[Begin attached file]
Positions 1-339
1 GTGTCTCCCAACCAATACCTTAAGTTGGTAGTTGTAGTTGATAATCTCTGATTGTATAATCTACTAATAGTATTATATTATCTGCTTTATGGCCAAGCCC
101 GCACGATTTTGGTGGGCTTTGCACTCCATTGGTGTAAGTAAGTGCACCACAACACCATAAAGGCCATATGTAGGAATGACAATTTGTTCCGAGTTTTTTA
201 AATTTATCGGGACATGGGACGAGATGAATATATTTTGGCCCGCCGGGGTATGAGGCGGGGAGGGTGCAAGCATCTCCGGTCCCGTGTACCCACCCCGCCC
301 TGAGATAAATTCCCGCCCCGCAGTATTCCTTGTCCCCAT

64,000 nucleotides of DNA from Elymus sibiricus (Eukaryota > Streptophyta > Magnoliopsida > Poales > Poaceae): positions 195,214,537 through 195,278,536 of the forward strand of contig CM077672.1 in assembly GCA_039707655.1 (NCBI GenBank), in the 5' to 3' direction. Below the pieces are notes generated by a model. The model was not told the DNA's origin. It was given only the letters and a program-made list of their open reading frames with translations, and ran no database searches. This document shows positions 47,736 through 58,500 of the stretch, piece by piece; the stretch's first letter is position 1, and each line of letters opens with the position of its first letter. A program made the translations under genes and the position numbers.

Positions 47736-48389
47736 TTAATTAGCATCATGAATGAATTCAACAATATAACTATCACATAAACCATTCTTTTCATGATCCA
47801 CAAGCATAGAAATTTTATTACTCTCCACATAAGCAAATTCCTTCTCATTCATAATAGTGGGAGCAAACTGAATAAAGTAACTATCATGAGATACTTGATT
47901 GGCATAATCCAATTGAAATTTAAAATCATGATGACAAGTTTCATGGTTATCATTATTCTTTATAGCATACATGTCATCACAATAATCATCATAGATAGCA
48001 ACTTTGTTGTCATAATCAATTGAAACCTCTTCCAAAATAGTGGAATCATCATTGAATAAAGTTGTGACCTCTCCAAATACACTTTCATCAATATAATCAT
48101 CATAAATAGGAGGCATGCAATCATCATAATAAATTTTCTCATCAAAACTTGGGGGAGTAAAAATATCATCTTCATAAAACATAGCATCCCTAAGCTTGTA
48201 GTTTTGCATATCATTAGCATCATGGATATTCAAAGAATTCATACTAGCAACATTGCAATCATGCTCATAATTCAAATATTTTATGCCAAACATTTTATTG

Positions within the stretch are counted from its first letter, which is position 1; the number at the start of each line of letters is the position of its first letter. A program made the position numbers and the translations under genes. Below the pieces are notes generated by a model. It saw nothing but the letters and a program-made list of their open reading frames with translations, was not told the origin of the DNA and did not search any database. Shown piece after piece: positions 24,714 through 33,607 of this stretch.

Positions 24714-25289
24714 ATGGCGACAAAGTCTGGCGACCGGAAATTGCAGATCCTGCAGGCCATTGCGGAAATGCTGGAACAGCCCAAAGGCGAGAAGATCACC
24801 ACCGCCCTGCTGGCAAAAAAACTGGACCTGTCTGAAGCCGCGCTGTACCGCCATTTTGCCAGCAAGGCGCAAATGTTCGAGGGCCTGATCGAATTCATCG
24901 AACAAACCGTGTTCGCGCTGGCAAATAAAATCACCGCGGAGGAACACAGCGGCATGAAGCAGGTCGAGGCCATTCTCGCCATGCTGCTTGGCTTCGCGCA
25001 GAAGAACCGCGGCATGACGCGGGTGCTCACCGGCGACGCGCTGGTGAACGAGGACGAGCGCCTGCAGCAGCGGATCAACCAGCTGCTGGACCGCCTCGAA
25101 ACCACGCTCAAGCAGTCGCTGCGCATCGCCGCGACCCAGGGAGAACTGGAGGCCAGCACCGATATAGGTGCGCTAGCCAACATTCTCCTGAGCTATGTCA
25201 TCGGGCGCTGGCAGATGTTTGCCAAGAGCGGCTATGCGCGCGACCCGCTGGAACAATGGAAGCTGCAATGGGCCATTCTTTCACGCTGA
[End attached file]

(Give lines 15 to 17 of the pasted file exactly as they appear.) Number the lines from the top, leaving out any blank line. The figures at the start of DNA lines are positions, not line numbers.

Positions 24714-25289
24714 ATGGCGACAAAGTCTGGCGACCGGAAATTGCAGATCCTGCAGGCCATTGCGGAAATGCTGGAACAGCCCAAAGGCGAGAAGATCACC
24801 ACCGCCCTGCTGGCAAAAAAACTGGACCTGTCTGAAGCCGCGCTGTACCGCCATTTTGCCAGCAAGGCGCAAATGTTCGAGGGCCTGATCGAATTCATCG